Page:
To learn more about CX fundamentals, watch our webinar, “Key Customer Experience Principles That Will Drive Business Success During the Rebound.”
I just ran a web search on “Covid” plus “everything changed” and got 665,000 results. That’s a lot of things that have changed, but not everything. The human brain is still wired the same way, though consumers are still feeling uncertain. As marketers, we need to think about customer experience (CX) more than ever. What adjustments should we make — and what can we still depend on to work?
Most of the customer behaviors that have driven CX in the past are still true. People’s past experiences shape their future behavior and that will still impact your bottom line. The elements of a good customer experience haven’t really changed, and customers will still judge your brand by seeing if they got what they wanted or needed, if the process was as easy as possible, and if you left them feeling better — or at least no worse off — than they were at the start of their experience with your brand.
But uncertainty breeds anxiety, and people have been living through a lot of uncertainty. Should they wear a mask and what kind? Will there still be hand sanitizer and food in the store when they get there? People want to know what’s going to happen as much as possible, and right now no one can completely offer that. It’s harder at a macro level, so it’s important to create as much certainty as we can on a micro level. Smart marketers can anticipate sticking points and concerns to help guide their customers. For example, you might tell them, “You’re on step 2 of 5,” or explain why you’re asking for certain information during the check-out process.
There are changes, though, that could be permanent. Old assumptions and relationships are being questioned. Most consumers didn’t used to think about or talk about supply chain. When they hear it now, it means they can’t get something they want. Promises that marketers could make before might be harder to keep now because we can’t depend on partners in the same way.
With the new uncertainty in supply chain and access to markets, business models might have to be shifted drastically. How you make money — the very economic dynamic of your business — might change. That could make the “right” experience for a given situation different from what you’ve delivered in the past.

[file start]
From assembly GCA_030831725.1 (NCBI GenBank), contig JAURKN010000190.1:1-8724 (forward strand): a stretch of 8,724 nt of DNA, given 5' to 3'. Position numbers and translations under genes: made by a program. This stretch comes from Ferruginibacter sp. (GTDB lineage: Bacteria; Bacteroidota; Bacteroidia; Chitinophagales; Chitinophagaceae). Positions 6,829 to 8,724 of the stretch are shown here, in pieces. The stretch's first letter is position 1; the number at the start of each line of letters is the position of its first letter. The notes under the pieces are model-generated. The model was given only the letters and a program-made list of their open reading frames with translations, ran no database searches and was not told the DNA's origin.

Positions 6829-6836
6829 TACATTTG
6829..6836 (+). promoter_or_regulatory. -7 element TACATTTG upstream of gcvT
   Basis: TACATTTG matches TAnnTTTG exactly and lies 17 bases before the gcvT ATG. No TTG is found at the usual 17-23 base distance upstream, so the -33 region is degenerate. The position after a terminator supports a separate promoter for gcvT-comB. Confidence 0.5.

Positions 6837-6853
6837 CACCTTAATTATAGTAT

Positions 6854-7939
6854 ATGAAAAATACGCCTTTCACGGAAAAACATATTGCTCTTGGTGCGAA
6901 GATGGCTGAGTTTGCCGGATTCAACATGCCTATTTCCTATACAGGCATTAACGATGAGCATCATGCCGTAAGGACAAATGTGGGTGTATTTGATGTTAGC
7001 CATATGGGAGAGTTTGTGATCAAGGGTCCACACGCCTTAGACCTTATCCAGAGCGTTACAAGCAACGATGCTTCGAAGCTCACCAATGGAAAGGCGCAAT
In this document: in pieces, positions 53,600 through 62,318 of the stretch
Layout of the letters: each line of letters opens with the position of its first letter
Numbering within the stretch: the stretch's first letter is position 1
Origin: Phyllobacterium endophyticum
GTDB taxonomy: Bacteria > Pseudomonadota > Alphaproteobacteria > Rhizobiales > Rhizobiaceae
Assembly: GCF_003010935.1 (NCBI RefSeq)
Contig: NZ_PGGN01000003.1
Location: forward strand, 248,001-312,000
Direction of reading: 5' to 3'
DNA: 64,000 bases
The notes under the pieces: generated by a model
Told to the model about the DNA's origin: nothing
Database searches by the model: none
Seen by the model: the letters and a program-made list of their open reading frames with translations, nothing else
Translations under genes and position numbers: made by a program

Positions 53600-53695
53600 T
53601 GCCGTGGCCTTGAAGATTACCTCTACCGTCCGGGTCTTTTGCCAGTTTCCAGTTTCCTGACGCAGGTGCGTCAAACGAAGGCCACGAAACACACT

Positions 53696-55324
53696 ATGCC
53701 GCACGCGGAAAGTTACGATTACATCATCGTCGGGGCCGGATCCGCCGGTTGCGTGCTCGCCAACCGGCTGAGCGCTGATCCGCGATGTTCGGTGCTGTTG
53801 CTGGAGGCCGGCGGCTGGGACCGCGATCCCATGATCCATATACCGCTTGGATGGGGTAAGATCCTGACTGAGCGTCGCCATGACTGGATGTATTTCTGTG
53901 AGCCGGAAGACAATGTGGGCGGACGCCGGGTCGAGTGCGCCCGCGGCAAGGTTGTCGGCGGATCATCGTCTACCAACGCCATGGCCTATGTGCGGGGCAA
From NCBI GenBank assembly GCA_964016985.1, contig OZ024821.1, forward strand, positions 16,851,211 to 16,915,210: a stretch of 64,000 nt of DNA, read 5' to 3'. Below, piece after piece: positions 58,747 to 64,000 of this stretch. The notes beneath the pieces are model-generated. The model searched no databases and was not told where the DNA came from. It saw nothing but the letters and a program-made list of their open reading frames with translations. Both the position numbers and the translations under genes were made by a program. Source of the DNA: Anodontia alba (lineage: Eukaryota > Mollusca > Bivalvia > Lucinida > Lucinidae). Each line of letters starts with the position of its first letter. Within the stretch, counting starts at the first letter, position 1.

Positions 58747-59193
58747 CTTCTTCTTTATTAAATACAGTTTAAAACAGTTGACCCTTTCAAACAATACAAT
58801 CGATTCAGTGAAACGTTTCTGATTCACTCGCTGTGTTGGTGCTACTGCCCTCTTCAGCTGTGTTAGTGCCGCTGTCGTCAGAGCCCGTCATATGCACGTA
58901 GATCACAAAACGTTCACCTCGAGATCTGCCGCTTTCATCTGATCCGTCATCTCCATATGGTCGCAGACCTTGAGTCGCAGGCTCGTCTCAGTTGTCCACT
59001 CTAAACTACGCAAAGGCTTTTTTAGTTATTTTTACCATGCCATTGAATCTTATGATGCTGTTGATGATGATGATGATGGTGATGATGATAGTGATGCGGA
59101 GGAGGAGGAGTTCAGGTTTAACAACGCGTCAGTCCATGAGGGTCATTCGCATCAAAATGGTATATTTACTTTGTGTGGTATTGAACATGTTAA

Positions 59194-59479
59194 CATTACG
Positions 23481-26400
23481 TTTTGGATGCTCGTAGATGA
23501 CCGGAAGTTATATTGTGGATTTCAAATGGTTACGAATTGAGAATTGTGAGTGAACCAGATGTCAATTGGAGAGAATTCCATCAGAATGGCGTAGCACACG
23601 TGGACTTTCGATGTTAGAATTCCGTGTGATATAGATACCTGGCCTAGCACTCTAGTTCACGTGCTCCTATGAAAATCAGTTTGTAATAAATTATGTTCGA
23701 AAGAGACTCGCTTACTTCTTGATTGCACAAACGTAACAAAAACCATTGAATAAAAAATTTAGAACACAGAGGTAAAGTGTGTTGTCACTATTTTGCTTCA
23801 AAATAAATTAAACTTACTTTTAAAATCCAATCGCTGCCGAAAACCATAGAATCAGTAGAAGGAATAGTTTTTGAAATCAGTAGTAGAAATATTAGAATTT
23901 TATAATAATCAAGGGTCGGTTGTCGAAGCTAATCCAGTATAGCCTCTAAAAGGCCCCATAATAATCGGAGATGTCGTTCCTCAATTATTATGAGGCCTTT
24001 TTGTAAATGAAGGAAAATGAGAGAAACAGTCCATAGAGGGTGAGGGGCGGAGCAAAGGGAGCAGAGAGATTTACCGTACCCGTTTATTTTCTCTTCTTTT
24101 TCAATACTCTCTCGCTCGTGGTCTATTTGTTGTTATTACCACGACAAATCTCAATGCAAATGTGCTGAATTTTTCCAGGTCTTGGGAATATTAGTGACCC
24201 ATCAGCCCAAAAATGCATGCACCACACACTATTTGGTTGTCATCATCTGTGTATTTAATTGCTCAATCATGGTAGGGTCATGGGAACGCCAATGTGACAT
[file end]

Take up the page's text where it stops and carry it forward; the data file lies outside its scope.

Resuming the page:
Since some employees are on the front lines, they’re now more visible than ever. There’s always been a link between employee experience (EX) and customer experience (CX), but now the employee might be seen as a hero and needs to be visibly supported as they serve and support their community.
Given all the stress, consumer attention spans can be even shorter than before and frustration levels even higher. When we’re stressed, humans get tunnel vision. We focus on (or maybe obsess about) factors we perceive as threats. Anything else is more likely to be missed or ignored. Focus on your key marketing messages and keep them clear.
There’s also the economic situation to consider when building your brand’s CX. Many people are hurting financially as well as emotionally. They might be more cautious, and less likely to have discretionary income to spend. This happened during the 2008 crisis, too. People cut expenses down to the bare bones or avoided purchases they didn’t really need (even if they could afford them right away) in order to save for the rainy day that had arrived.
All of these factors raise the stakes for CX. Missteps in communication or strategy now could be disastrous. The more emotionally charged a situation is, the more people remember it. The current environment makes it very easy to lose a customer that you worked hard to find and spent years serving faithfully. Think through what you say and how you say it.
No one knows exactly how this will all shake out — how long this will last, how lockdowns and social distancing will change consumer attitudes, or which businesses are going to survive. So how do we prepare for these unknowns? By listening. Hear what your customers are telling you about how their expectations are changing, and adapt your marketing to be able to meet them in new ways.
To learn more about how to prepare for the unknowns, watch the webinar “Key Customer Experience Principles That Will Drive Business Success During the Rebound.”
And for more tips on marketing fundamentals, check out the rest of our Brilliant Basics series.